About this file

These are step-by-step instructions that describe how you can set up an environment for the Scalable Enterprise Applications course.

Setting up the examples’ environment

  1. Get the necessary files.
    1. Java Development Kit 1.8.
      • Be sure to have a JDK, not only a JRE.
      • Older versions (e.g. 1.8.0_11) are known to have incompatibilities with our tools. Generally, the newest one is the safest bet, which is 1.8.0_152 at the time of writing.
      • One step in this description requires Java 1.8. Therefore, Java 1.8 has to be installed.
        • It is possible to use Java 1.9 for all other steps, and it’s not a problem if both versions are installed.
    2. Eclipse IDE for Java EE Developers.
      • I suggest that you use the Eclipse Installer. After launching it, you must choose the EE Developers edition.
      • Alternatively, you can download the zip and unpack it.
    3. EclipseLink Installer.
      • Extract the downloaded zip.
    4. Payara (full version).
      • This is a variant of GlassFish 4 with a few fixes.
        • Note: there is also a newer edition of GlassFish (version 5). At the moment, Eclipse’s GlassFish Tools does not support it.
      • Extract the downloaded zip.
    5. Lombok.
    6. Derby.
      • If you use Java 1.8, Derby is already installed, and is located at the db folder of your JDK folder. By default, it will be installed in (supposing you have version 1.8.0_152):
        • Windows: C:/Program Files/Java/jdk1.8.0_152
        • Linux: /usr/lib/jvm/java-8-oracle/ or java-8-openjdk-amd64
          • Executing echo $JAVA_HOME on the command line might show this path.
        • Mac: /Library/Java/JavaVirtualMachines/jdk1.8.0_152.jdk/Contents/Home/
      • If you use Java 1.9 or newer, Derby isn’t included in the distribution anymore. Download the bin distribution of Derby manually and extract the zip.
    7. The examples’ zip file.
  2. Setup Eclipse.
    1. Run Eclipse. Select a workspace folder.
      • I suggest you name the folder workspaceSEA so that it’s easy to see what it contains.
      • Later on, you can use Files⇉Switch Workspace to quickly switch between workspaces, e.g. those used for other courses.
    2. Install Eclipse add-ons.
      1. Open Help⇉Eclipse Marketplace. Search for GlassFish Tools, and install it.
        • No need to restart yet.
      2. Go to the Marketplace again, and install AnyEdit Tools as well.
      3. Run the lombok.jar file. Follow the on-screen directions.
        • Note: jar files are executable; they can be run as any other program, e.g. double click on them.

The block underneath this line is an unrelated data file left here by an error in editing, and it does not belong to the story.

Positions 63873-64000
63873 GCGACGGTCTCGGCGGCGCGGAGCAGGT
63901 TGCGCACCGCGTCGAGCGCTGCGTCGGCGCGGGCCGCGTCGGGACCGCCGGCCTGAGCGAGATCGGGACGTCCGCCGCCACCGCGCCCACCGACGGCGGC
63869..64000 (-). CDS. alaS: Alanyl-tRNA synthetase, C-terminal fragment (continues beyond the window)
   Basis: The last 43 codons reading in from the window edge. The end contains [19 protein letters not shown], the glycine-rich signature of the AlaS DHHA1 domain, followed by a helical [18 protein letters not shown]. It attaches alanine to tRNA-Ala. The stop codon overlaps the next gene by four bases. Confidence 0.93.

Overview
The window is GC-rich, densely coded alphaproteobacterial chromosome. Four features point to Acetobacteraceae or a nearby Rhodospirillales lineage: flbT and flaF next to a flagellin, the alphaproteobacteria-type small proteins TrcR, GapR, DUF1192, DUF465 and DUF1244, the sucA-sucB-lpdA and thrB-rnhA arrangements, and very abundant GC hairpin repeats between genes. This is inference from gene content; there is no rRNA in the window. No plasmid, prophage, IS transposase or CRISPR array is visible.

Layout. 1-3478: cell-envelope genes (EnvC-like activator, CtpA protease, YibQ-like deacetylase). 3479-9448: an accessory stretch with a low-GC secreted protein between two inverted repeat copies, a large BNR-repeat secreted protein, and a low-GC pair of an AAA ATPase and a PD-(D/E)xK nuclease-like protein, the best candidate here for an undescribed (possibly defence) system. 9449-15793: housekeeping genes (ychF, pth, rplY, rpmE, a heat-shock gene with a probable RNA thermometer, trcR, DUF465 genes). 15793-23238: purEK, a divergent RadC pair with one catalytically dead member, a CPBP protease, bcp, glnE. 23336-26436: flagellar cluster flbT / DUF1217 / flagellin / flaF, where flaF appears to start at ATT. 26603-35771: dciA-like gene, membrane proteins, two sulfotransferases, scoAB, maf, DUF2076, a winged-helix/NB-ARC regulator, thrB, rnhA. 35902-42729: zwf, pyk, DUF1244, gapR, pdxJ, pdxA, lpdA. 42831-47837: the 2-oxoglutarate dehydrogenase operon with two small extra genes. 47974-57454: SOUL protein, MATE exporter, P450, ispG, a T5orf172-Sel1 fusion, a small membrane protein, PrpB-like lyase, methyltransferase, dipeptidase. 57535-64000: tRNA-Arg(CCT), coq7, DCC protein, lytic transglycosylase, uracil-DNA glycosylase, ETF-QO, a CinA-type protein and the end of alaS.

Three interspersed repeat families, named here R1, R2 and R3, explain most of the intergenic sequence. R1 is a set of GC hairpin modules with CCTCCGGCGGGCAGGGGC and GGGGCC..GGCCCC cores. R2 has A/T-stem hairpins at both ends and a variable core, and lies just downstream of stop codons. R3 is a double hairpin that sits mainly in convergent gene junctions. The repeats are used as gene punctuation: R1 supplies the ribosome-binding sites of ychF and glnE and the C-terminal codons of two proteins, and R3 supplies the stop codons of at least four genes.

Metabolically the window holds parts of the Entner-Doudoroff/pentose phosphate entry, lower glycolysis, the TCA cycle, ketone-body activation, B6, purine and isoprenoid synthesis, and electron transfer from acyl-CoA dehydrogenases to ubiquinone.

4. Restart Eclipse now.
    3. Setup library access paths.
      1. Go to Window⇉Preferences⇉Java⇉Build Path⇉Classpath Variables.
      2. Click New... to add the following variables.
        • DERBY: your extracted db-derby- folder, or the db folder under your JDK (for Java 1.8).
        • ECLIPSELINK: your eclipselink folder.
        • GLASSFISH: your payara41 folder.
          • Note: choosing the folder that contains the payara41 folder (whose is payara4-1.1.173 or similar) is not good enough.
        • PERS: the file jlib/jpa/javax.persistence_2.2.0.v201708071007.jar under your eclipselink folder.
          • There’s also a javax.persistence file that has source in its name, make sure you don’t select that one.
          • Note: the file’s version number may be different.
        • LOMBOK: your lombok.jar file.
    4. Prepare the examples.
      1. Unzip the examples’ zip file into the workspace folder.
        • If you don’t see a lot of subfolders will in the workspace folder, maybe you’ve created an extra folder.
      2. File⇉Import, select Existing Projects into Workspace.
        1. Browse your workspace folder.
        2. Click Finish.
      3. File⇉Import⇉Working Sets.
        1. Select enterprise-application-examples.wst in your workspace folder, then click Finish.
        2. A Package Explorer view appears. Drag it beside the Project Explorer tab on the left, then close Project Explorer.
        3. For extra comfort, click the downwards pointing little white triangle at the right top inside the sidebar of Package Explorer. There, select Filters, and tick Libraries from external.
  3. Setup the application server in Eclipse.
    1. In File⇉New⇉Other...⇉Server, choose GlassFish v4.
      • As GlassFish location, choose the glassfish folder under payara41.
      • If Java location is not automatically filled, put your JDK folder there. Java 1.9 is not recognised here; you are required to have Java 1.8.
      • Do not enter an admin password. The default GlassFish configuration has an empty password.
      • If Eclipse asks, the admin port is 4848.